Band of the Year: Eagles of Death Metal



Before Paris, there was Toronto. Before The Bataclan, there was Downsview Park. Before the terror attack on November 13, there was an epic rainstorm on September 19.

On the first day of Riot Fest Toronto, everyone knew the weather would turn – we just didn’t know when. By mid-afternoon, we had our answer and the first major performance cancelled: GWAR. The winds and rain ravaged the band’s gear so much, it was deemed unsafe for the costumed rockers to play.

In limbo was Eagles of Death Metal. Slated to play on a different stage shortly thereafter, it was unclear if they would. Stages were soaked, the sky still looked iffy and a lengthy delay was presumably going to wreak havoc on the day’s schedule.

As the weather gradually got acceptable, Riot Fest confirmed that all set times would remain as scheduled. Unfortunately, if that were to happen, Eagles of Death Metal would be that band who’d get the short end of the stick.

Standing in the photo pit directly in front of the stage, I watched the Eagles of Death Metal crew work feverishly to make its setup acceptable. Lots of towels and lots of running back and forth from amp to amp was going on: the clock was ticking.

As one amp issue stretched out, Eagles of Death Metal leader Jesse Hughes waved off the roadie and got ready to preach to the soaked, cold and in need of rock n’ roll crowd. From his imaginary pulpit, Hughes and his fire-red shirt testified that nor the weather, nor the man, would stop his band from playing.

Like an auctioneer, Hughes built up the enthusiasm of onlookers to a contagious level. Everyone was a believer. Everyone was ready to flip off Mother Nature and get on with the rock. And, that is what happened – for four songs. Four songs of pure energy, not at all diminished or sulky because that’s all Eagles of Death Metal had time to play. As the band waved goodbye, I and thousands of others, felt as if these gracious fellas had saved the day.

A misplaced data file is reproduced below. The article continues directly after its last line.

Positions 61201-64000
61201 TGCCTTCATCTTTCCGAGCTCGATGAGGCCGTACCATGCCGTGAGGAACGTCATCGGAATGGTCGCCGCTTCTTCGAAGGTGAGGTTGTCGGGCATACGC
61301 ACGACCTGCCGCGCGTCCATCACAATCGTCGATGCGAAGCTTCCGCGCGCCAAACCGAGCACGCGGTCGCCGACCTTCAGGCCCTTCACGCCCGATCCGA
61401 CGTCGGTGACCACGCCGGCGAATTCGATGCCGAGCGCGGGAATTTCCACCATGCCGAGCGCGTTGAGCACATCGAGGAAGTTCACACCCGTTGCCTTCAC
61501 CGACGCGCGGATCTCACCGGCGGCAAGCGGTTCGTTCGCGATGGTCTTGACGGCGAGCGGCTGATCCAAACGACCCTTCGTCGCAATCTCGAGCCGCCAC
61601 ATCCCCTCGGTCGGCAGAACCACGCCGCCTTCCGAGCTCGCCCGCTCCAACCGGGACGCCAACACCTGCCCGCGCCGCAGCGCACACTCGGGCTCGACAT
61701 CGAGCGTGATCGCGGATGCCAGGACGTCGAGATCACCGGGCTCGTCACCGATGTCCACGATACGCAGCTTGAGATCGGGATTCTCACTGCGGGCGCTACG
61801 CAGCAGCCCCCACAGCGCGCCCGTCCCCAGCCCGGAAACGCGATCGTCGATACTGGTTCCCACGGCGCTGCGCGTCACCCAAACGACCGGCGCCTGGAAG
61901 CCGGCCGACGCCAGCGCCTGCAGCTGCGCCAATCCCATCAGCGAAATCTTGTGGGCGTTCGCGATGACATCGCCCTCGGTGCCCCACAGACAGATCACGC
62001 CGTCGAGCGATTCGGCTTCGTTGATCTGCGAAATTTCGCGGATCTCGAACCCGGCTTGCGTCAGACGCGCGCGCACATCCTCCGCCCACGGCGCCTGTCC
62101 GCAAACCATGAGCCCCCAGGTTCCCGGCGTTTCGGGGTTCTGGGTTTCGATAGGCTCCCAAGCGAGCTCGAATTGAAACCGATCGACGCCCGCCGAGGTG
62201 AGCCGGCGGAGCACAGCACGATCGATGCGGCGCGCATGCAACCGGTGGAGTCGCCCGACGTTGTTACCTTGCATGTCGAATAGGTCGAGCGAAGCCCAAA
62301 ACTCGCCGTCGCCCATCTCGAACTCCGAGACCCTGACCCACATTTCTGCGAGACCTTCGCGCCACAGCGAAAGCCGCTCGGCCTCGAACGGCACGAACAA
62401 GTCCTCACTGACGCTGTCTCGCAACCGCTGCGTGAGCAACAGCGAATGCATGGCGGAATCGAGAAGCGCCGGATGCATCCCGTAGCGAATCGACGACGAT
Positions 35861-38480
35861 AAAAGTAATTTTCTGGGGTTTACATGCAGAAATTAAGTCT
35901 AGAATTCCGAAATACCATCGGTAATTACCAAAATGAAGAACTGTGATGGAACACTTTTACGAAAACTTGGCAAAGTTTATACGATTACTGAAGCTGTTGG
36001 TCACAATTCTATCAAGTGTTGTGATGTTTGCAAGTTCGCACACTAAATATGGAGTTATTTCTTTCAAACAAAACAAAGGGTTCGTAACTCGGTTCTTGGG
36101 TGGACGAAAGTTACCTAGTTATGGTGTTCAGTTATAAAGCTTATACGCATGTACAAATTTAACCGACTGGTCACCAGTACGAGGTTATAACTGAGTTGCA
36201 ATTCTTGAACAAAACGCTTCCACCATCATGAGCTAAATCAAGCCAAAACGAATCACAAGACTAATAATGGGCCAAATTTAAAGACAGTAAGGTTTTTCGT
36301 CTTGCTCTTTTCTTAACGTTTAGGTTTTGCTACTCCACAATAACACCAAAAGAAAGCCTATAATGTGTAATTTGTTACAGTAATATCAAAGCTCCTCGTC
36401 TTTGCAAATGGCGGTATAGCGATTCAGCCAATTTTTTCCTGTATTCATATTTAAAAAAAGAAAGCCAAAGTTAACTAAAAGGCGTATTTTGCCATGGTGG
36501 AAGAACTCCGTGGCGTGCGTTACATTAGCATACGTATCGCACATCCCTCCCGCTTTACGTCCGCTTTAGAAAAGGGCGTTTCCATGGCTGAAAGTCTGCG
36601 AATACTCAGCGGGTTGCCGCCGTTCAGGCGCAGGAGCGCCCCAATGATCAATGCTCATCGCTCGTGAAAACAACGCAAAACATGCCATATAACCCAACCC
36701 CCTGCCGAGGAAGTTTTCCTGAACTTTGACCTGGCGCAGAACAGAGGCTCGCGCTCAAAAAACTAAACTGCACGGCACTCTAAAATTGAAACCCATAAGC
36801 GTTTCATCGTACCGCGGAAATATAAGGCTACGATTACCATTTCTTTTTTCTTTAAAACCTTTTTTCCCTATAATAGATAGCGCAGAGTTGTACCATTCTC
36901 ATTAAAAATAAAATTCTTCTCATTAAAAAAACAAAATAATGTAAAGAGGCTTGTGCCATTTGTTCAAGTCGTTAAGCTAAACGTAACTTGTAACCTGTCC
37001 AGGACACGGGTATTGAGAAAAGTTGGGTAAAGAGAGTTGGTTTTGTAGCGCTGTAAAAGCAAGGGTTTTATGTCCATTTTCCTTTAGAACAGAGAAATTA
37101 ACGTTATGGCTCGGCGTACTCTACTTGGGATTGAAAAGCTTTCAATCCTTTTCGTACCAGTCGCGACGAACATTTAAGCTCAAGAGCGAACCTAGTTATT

Later that day, I spoke with Hughes backstage. Perhaps one of the most outgoing, honest, funny and personable musicians you can ever meet, he owned up to amplifying the showmanship while onstage, admitting that Eagles of Death Metal were never on the verge of not playing that day – be it due to organizers or weather.

And thank goodness for that, because Eagles of Death Metal galvanized thousands in an instant.

Less than two months later, an Eagles of Death Metal concert in Paris was the focal point of a coordinated terrorist attack. In all, 89 people in the room lost their lives on a night where they simply wanted to rock.

My heart sank. For the victims, for Hughes, for the band, for humanity and for music. This was never supposed to happen. But unfortunately, the world we live in has a constantly changing narrative.

For a short time, Eagles of Death Metal remained relatively quiet, as the first sprawling statement didn’t emerge from the band until November 18. Plans were put aside for the time being, but there was a commitment to not let the bad guys win. Hughes and company would return.

On December 7, that’s exactly what happened as Eagles of Death Metal were asked by U2 to return to Paris and share a stage with them. Together the bands would cover Patti Smith’s “People Have the Power.” U2 then exited so that Hughes and the guys could close out the night with “I Love You All the Time,” a song that has prompted the wonderful Play it Forward charity initiative.

Rightfully so, it was confirmed short thereafter that Eagles of Death Metal would return to Europe in 2016 to complete the tour they weren’t allowed to, thanks to terrorism. On February 16, the band will play the Olympia Theatre in Paris.

Eagles of Death Metal is‘s Band of the Year. Not out of sympathy (although we do have it for them), rather they get this title for continually championing what rock n’ roll should be about: bringing people together, giving them a good time and by not allowing assholes or terrible circumstances to ruin it for everybody.

The Riot Fest rainstorm was a far more trivial event for Eagles of Death Metal than what the band endured in Paris. Yet, two major parallels can be drawn: both situations proved to those paying attention that Eagles of Death Metal are a band of the people and for the people. And when times get tough, the band will have your back and not leave you in the lurch.

Ultimately, Eagles of Death Metal are us, but with cooler jobs and a bigger voice capable of promoting change. Let us follow their lead with dignity, perspective and dancing shoes.

Click here to read our feature interview with Jesse Hughes of Eagles of Death Metal.

-Adam Grant